New Zealander Pat Deavoll has made the first ascent of Karim Sar (6180m) in the Batura region of northern Pakistan.
On 25 June, Pat soloed the final 1000m of the peak while her climbing partner Paul Hersey – who had been ill -- waited at their top camp at 5100m.
The climbers had been awarded a Hillary Expedition grant by SPARC to attempt the climb.
In a recent email from Islamabad, Pat said the pair arrived at the mountain on 10 June with the help of 20 porters, their cook Narseer and guide Baig.
After setting up base camp, they spent five days acclimatising on the Shitinbar Glacier to a height of 4600m and also assessed the best route to attempt the mountain.
Pat says that all the possible routes were technical and ``somewhat threatened by icefall’’.
They chose a route which led up a steep gully system to a wide cym and the summit ridge.
After acclimatising and deciding on the route, they returned to base camp where Paul came down with a mystery illness which kept him laid up for five days.
He decided he wouldn’t try the mountain but agreed to go part way up to support Pat in her summit attempt.
The pair climbed back up on to the Shitinbar Glacier and set up camp at about 4200m.
Paul said he would go about 400m up the route with Pat, but in fact climbed 1000m, spending the night in a yellow pack liner so he could support Pat on her summit attempt the next day.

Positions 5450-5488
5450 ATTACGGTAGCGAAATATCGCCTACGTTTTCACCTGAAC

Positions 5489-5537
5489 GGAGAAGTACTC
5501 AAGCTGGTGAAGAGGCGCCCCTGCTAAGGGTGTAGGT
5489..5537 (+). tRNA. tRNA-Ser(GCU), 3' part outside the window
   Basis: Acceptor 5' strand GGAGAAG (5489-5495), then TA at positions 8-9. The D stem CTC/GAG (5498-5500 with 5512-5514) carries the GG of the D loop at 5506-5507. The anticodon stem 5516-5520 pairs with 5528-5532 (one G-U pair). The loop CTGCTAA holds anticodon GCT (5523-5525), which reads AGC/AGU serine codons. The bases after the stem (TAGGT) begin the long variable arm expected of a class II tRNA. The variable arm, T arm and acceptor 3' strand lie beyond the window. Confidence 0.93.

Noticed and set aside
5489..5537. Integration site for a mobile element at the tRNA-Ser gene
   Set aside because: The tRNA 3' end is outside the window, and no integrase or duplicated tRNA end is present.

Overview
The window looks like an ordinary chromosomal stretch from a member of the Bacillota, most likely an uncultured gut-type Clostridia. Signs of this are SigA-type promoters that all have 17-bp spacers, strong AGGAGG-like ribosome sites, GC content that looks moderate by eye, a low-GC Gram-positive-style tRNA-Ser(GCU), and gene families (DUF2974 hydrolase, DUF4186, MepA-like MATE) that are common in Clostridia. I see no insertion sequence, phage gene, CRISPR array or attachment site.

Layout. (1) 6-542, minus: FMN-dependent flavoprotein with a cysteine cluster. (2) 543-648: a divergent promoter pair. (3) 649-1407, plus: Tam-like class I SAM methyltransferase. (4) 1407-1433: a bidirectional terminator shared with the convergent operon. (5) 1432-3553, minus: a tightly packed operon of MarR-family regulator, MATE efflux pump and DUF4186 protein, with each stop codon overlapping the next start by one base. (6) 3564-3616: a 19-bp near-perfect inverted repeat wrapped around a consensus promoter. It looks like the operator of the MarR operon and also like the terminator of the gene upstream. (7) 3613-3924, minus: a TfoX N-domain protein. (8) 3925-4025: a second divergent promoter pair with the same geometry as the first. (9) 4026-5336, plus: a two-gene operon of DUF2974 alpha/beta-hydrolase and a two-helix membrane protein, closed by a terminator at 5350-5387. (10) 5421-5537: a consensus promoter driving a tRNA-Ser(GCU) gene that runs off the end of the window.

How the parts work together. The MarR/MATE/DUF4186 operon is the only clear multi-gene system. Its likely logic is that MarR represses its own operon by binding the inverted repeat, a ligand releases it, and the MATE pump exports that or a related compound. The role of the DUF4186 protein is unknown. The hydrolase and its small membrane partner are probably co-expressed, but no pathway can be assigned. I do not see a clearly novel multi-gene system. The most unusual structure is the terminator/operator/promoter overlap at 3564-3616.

Pat left at 5am for her summit bid and climbed up through a mixed gully system, then out into a wide cym ringed with ice cliffs. She moved left on to a ridge and ascended this to a rock buttress she thought she could by pass on the left. This proved too difficult so she back tracked and traversed under the buttress then up on to the summit ridge. She followed the ridge to the summit, arriving about 12pm.
Descending proved problematic and Pat had to do several abseils off v-threads and rock anchors in the upper section. She found traversing back under the rock buttress ``frightening as the snow had deteriorated’’.
Another three abseils were required to descend to the tent site.
The next day was spent getting back down the gully system to advanced base camp on the glacier, then to base camp.
The climbers were in Islamabad, set to return to New Zealand on 6 July.